Southeastern Massachusetts Student Network for Biodiesel Research and EducationEPA Grant Number: SU835696
Title: Southeastern Massachusetts Student Network for Biodiesel Research and Education
Investigators: Brush, Edward J
Current Investigators: Brush, Edward J , Ackley, Brandon , Korslund, Ian , Hooper, Julianne , Sprague, Leonard , Ivanowksy, Nathan , Kurriss, Phoebe
Institution: Bridgewater State College
EPA Project Officer: Hahn, Intaek
Project Period: August 15, 2014 through August 14, 2015
Project Amount: $14,068
RFA: P3 Awards: A National Student Design Competition for Sustainability Focusing on People, Prosperity and the Planet (2014) RFA Text | Recipients Lists
Research Category: Pollution Prevention/Sustainable Development , P3 Challenge Area - Air Quality , P3 Challenge Area - Chemical Safety , P3 Awards , Sustainable and Healthy Communities
The small scale production of biodiesel fuel from waste vegetable oil (WVO) has been a popular activity for sustainability education in colleges and high schools. However, the full educational impact has not been realized due to inherent safety issues and inefficiency of the overall process. An interdisciplinary group of Bridgewater State University (BSU) students will apply sustainability and green chemistry principles to critically examine the efficiency of biodiesel production from WVO, identify limitations, and propose potential solutions. An innovative research and education plan will be developed through a Biodiesel Research and Education Network with students from BSU, community colleges and high schools.
The project team will design and construct a bench top chemical processor for converting WVO into biodiesel. The processor must be flexible in design and adaptable to testing a variety of experimental approaches. To expand the breadth of research engagement and potential for innovation, we will develop a Biodiesel Research and Education Network with community college and high school students. Students in the Network will submit research proposals to use the biodiesel processor, thereby introducing a research-based learning component into the curriculum focused on applying sustainability and green chemistry principles.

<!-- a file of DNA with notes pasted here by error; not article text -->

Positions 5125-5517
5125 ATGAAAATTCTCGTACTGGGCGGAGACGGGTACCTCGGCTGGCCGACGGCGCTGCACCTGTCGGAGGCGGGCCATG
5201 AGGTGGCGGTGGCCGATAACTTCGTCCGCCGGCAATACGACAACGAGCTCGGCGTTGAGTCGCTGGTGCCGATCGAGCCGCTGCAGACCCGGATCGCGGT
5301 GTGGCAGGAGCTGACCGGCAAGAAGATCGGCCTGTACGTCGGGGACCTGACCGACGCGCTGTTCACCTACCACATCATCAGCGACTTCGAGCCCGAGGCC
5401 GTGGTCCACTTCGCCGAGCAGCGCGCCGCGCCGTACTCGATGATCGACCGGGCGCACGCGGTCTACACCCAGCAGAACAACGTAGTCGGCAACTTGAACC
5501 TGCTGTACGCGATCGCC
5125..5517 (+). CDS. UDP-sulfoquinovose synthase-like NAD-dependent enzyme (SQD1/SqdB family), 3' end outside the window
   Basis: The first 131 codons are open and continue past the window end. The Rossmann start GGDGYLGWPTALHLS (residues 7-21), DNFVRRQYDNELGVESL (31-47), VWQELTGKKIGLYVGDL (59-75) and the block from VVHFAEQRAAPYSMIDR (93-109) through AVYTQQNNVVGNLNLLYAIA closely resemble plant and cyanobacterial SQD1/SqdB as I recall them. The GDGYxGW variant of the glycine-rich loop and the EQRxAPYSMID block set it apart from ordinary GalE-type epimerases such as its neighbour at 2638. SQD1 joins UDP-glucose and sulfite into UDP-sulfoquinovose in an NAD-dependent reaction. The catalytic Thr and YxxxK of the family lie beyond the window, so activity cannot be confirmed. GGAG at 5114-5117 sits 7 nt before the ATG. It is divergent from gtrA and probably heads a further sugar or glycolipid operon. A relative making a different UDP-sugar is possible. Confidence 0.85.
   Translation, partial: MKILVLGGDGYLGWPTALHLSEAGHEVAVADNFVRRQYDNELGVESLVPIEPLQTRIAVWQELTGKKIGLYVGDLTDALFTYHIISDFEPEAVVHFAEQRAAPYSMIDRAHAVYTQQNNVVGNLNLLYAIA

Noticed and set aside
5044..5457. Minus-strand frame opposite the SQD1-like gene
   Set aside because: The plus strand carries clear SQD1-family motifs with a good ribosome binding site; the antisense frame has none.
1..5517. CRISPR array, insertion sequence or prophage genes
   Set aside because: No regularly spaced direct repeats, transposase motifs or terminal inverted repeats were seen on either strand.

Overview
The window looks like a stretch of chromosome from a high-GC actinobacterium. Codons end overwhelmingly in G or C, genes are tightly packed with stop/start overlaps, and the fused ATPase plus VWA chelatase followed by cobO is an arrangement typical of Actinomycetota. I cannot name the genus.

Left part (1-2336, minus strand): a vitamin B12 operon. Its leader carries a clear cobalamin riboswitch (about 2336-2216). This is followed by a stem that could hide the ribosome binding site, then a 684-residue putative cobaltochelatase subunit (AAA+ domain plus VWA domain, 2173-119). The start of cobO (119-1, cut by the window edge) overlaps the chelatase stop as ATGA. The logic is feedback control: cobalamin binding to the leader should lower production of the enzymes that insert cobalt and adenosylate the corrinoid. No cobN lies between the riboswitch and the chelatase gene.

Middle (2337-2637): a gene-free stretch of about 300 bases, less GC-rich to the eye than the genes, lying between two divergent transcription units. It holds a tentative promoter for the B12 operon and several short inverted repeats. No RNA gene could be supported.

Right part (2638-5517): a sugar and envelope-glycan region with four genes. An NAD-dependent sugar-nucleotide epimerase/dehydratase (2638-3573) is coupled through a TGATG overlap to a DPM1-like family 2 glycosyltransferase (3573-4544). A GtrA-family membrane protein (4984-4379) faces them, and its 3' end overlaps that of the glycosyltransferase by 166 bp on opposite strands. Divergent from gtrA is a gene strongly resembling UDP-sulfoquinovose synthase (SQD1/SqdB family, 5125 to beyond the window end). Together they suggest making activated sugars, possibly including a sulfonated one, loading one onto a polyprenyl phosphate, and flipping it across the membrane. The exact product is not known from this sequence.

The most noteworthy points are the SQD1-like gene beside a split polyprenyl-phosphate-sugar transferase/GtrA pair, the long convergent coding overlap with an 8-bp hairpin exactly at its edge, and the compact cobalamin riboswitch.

The technical challenge facing the project team is the design, construction and testing of a bench top processor to support student research on improving the efficiency of WVO conversion into biodiesel. The optimum system design will be cost effective, constructed from readily available materials, have integrated safety features, and adaptable to testing a variety of experimental parameters. The project team will apply sustainability and green chemistry principles to identify priority problems leading to poor efficiency for converting WVO into biodiesel, develop specific research questions to address these problems, and propose solutions that are laboratory testable. Student at regional community colleges and high schools will propose research projects to borrow and utilize the processor at their own institutions.